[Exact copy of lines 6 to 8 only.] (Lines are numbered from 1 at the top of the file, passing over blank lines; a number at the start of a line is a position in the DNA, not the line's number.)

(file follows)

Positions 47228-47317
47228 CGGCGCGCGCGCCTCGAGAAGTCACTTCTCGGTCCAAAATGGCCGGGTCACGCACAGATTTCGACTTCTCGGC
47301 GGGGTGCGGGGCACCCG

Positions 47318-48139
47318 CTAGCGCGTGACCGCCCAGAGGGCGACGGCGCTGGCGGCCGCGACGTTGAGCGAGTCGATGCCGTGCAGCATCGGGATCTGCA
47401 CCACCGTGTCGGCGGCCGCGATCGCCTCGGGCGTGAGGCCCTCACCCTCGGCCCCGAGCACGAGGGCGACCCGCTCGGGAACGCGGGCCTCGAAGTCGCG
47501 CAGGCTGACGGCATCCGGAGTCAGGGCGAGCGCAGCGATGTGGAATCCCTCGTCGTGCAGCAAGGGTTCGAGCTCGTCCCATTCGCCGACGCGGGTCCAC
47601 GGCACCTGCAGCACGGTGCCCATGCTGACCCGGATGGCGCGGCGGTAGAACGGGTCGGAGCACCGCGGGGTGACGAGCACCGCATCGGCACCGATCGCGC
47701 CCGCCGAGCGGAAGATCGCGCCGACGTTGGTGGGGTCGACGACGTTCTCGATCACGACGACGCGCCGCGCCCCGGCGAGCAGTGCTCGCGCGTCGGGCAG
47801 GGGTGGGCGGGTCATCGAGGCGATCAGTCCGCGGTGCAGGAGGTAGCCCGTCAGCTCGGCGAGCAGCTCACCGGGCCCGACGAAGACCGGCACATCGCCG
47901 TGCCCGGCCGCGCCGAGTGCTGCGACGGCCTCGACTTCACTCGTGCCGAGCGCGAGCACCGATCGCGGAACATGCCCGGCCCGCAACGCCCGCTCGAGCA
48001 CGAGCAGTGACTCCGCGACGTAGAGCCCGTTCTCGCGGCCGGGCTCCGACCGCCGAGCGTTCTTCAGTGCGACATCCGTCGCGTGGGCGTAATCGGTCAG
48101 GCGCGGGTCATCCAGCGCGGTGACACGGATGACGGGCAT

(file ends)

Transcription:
47401 CCACCGTGTCGGCGGCCGCGATCGCCTCGGGCGTGAGGCCCTCACCCTCGGCCCCGAGCACGAGGGCGACCCGCTCGGGAACGCGGGCCTCGAAGTCGCG
47501 CAGGCTGACGGCATCCGGAGTCAGGGCGAGCGCAGCGATGTGGAATCCCTCGTCGTGCAGCAAGGGTTCGAGCTCGTCCCATTCGCCGACGCGGGTCCAC
47601 GGCACCTGCAGCACGGTGCCCATGCTGACCCGGATGGCGCGGCGGTAGAACGGGTCGGAGCACCGCGGGGTGACGAGCACCGCATCGGCACCGATCGCGC